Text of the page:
for Peace and Justice, “is that you make the war stand on its own.” Candidates,
he says, represent a “package of issues,” but clear language specifically
addressing an issue like troop withdrawal directly is a better gauge of
voter desires. 


“The significance of results like this,” Burns says, “is that now we know
the public is not the problem.” National pundits, he says, like to claim
that people are unhappy with the war but they don’t know or can’t agree
on what to do about it. “Here they are endorsing a plan.” 


Several anti-war organizers expressed the same sort of surprise as Paul
Shannon, not just at the referendum votes, but also at the much-touted
Democratic sweep. After all, it was only two years ago that Republicans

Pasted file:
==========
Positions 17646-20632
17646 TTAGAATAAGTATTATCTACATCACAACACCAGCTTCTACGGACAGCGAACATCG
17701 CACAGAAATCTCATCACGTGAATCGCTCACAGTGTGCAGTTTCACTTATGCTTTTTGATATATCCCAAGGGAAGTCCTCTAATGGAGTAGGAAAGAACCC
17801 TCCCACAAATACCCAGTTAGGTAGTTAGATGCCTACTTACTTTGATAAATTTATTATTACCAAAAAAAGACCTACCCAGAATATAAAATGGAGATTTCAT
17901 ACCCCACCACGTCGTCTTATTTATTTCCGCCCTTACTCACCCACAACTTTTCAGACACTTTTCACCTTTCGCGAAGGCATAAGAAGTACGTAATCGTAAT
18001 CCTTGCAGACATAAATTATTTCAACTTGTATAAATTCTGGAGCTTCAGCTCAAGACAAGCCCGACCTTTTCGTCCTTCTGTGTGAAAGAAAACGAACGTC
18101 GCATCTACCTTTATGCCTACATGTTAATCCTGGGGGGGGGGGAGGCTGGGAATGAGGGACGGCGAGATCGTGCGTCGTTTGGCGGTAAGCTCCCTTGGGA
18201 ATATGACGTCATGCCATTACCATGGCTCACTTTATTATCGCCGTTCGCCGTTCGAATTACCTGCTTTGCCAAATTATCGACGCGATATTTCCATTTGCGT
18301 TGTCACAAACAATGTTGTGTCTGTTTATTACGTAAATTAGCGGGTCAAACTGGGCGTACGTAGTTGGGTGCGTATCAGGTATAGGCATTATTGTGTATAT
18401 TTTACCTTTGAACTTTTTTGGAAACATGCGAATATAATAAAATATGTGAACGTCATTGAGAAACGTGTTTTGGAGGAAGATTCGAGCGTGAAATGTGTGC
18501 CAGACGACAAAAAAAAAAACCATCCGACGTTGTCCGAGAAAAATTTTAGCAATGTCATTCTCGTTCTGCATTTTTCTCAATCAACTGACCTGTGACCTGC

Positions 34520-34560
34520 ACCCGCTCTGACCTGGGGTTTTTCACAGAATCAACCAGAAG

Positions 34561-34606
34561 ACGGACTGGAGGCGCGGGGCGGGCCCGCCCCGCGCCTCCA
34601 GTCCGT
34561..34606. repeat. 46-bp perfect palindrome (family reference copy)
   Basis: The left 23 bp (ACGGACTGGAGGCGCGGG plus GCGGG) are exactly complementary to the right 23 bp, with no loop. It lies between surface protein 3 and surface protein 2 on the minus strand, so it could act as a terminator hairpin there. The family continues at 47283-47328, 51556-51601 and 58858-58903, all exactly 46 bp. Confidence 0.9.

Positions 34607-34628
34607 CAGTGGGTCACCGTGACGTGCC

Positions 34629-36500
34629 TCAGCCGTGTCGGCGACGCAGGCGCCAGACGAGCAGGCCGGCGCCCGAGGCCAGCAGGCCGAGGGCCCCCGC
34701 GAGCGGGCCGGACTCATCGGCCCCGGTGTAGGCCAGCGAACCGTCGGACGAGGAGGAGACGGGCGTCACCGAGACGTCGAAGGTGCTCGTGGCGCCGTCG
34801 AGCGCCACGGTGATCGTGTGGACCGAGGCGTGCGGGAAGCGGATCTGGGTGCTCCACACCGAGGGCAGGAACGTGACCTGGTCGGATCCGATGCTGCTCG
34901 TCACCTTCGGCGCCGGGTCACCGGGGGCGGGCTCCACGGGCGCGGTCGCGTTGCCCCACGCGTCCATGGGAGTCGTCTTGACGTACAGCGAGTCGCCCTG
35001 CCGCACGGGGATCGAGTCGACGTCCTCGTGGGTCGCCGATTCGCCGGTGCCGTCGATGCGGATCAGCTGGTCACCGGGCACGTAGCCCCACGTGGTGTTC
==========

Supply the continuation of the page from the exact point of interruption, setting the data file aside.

dashed Democratic hopes in nationwide elections. Anti-war organizers, as
skeptical as they typically are of Democrats’ talk of “change,” had still
hoped for a rejection of the Bush agenda in 2004 and didn’t get it. Clearly
something happened in the last two years. 


The war in Iraq and Afghanistan has continued going badly, of course, with
higher numbers of U.S. deaths, many more Iraqi deaths, and more opposition.
Resentment has also begun to set in among military families who had thought
the war would be over by now. Republicans have faced scandals and failures
on other fronts as well. But anti-war organizers who keep track of opinion
polls say problems with the war reached a critical mass. 


“What accounts for the difference is the war,” says Paul Shannon. “Primarily
the war, and secondarily Katrina. I think Katrina was a turning point for
some people in terms of the competence of the Republicans. Of course, there
were other things—Foley, Abramoff, and gas prices—but the war was the
overriding issue that played out in every state, number one, two, or three
everywhere.”